The Vulcanization History, Process, and Benefits of Rubber Matting for Floors
Rubber mat material, as we know it today, took a bit of work to get to where it is. Understanding the strength and durability of a mat requires some knowledge of the processes that fortifies the integral resilience of natural and synthetic rubbers. Rubber matting for floorsis specifically treated through a method called vulcanization that strengthens the material enough to be used in heavy-duty applications (like locations with heavy foot-traffic) and to make it better suited to withstand some pretty harsh natural environments.
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- The History of Vulcanization
- Ancient Times
The vulcanization of rubber is a 19th century invention—however; the value of flexible rubber material was recognized long before rubber mat manufacturers were using it. In fact, rubber has a history of being cured by other means some of which go back thousands of years. In Mesoamerica, spanning from the Olmecs (1500 BCE to 400 BCE) to the Aztecs (1100 ACE to 1522 ACE), latex was extracted from trees and mixed with the juice of a local vine, resulting in the use of processed rubber as far back as 1600BCE.
Rubber Matting for Floors
- A Modern Invention
Figuring out who came up with the vulcanization process can be hard. Although Thomas Hancock (1786 – 1865) was the first to receive a patent for the vulcanization of rubber, it is Charles Goodyear (1800-1860) who is usually credited with coming up with the basic concept. Here in his autobiography Gum-Elastica, Goodyear describes (in a third person narrative) the accidental discovery of vulcanization:
“…The inventor [a reference to Goodyear himself] made some experiments to ascertain the effect of heat on the same compound that had decomposed in the mail-bags and other articles. He was surprised to find that the specimen, being carelessly brought into contact with a hot stove, charred like leather.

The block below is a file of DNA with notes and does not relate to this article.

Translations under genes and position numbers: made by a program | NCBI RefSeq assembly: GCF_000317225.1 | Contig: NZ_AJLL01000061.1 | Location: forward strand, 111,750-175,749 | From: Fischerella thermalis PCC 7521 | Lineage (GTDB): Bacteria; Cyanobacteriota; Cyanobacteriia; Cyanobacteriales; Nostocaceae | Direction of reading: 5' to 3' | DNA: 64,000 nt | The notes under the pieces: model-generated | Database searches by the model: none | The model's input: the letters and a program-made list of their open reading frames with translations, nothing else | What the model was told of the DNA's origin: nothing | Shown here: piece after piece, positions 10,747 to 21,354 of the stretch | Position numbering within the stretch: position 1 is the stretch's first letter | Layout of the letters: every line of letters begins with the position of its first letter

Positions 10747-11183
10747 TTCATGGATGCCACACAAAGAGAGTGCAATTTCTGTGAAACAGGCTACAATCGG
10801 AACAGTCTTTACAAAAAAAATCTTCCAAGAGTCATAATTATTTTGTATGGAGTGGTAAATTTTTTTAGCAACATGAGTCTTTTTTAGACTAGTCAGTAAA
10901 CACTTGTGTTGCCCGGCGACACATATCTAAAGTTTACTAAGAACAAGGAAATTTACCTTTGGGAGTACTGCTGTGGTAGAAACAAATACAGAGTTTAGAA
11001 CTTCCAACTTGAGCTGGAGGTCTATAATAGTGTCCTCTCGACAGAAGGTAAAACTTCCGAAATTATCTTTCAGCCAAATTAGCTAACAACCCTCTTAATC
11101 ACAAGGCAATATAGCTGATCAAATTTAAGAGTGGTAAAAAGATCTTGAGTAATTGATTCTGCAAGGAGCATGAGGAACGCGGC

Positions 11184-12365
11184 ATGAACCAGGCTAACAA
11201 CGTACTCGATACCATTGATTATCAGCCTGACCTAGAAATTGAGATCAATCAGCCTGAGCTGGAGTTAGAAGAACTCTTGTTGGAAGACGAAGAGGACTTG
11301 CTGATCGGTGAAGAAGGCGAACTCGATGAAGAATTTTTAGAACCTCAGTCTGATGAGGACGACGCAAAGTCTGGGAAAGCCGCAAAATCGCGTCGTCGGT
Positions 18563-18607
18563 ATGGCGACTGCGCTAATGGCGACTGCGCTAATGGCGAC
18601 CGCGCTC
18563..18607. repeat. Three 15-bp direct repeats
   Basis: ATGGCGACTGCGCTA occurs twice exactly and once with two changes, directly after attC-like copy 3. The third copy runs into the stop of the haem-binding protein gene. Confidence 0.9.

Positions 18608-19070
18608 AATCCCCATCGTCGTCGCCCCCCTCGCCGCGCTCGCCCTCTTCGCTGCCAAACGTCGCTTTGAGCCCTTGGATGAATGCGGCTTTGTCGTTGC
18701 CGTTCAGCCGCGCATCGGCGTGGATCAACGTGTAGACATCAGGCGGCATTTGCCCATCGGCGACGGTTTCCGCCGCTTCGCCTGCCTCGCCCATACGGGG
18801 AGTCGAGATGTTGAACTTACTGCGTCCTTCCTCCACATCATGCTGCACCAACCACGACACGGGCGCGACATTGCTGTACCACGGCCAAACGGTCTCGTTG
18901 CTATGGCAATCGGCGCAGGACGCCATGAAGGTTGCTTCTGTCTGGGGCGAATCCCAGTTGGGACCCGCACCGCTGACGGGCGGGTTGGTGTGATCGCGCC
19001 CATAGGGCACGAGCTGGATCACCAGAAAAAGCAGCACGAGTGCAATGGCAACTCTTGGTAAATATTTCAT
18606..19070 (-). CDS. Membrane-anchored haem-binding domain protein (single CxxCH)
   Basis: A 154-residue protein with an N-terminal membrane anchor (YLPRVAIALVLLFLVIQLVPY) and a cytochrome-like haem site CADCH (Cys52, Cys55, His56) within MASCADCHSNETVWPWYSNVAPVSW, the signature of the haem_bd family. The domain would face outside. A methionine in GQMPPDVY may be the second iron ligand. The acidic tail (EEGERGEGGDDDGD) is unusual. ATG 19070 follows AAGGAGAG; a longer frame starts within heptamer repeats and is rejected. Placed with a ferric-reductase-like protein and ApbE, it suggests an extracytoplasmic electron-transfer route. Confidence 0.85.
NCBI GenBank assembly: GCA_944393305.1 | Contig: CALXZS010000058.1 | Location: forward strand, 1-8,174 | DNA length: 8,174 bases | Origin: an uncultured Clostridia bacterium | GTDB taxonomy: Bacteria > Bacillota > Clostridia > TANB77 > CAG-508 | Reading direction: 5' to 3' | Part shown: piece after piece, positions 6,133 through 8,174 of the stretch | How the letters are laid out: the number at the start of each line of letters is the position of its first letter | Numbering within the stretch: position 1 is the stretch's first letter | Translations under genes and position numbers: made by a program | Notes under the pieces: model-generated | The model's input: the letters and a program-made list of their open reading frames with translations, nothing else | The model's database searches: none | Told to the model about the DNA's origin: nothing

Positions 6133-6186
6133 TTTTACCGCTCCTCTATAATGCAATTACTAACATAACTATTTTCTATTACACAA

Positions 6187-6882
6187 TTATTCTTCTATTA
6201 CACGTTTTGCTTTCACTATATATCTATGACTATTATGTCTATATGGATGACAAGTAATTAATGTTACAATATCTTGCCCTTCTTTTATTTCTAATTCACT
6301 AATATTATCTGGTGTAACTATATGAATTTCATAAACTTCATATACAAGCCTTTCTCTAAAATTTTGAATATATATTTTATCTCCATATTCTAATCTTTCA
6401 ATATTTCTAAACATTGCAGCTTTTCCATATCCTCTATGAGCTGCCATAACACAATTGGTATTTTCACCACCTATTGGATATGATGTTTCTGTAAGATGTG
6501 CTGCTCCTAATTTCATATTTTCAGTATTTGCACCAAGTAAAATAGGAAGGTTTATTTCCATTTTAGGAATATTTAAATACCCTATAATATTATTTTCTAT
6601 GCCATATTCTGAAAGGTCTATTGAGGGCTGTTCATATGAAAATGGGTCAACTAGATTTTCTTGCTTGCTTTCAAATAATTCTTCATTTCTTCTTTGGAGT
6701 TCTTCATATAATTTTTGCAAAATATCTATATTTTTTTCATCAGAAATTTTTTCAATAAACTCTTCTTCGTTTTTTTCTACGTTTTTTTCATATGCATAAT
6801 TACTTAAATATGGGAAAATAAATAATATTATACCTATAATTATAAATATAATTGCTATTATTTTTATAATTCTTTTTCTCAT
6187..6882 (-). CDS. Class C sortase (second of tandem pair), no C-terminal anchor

He directly inferred that if the process of charring could be stopped at the right point, it might divest the gum of its native adhesiveness throughout, which would make it better than native gum…”
By making rubber a more durable and reliable material, vulcanized rubber completely revolutionized the applications and viable uses of the material—changing the industrial world forever and (securing the future of rubber mat manufacturers in the process)! Because vulcanized rubber could be better molded to form precise shapes and dimensions it was better suited for heavy-duty mechanical uses.
- In the 20th Century
It was in 1905 that George Oenslager discovered that thiocarbanilide accelerated the bonding of sulfur to rubber, allowing for much shorter cure times and significantly reducing the amount of energy necessary for the vulcanization process. This discovery made the curing process faster and made vulcanization a much more reliable procedure—but most importantly, it made it possible to vulcanize synthetic polymers. Accelerators help to speed up the curing process, and since Oenslager’s time, chemists have developed other accelerators and even ultra-accelerators, which are used to make most modern rubber products today, such as rubber matting for floors.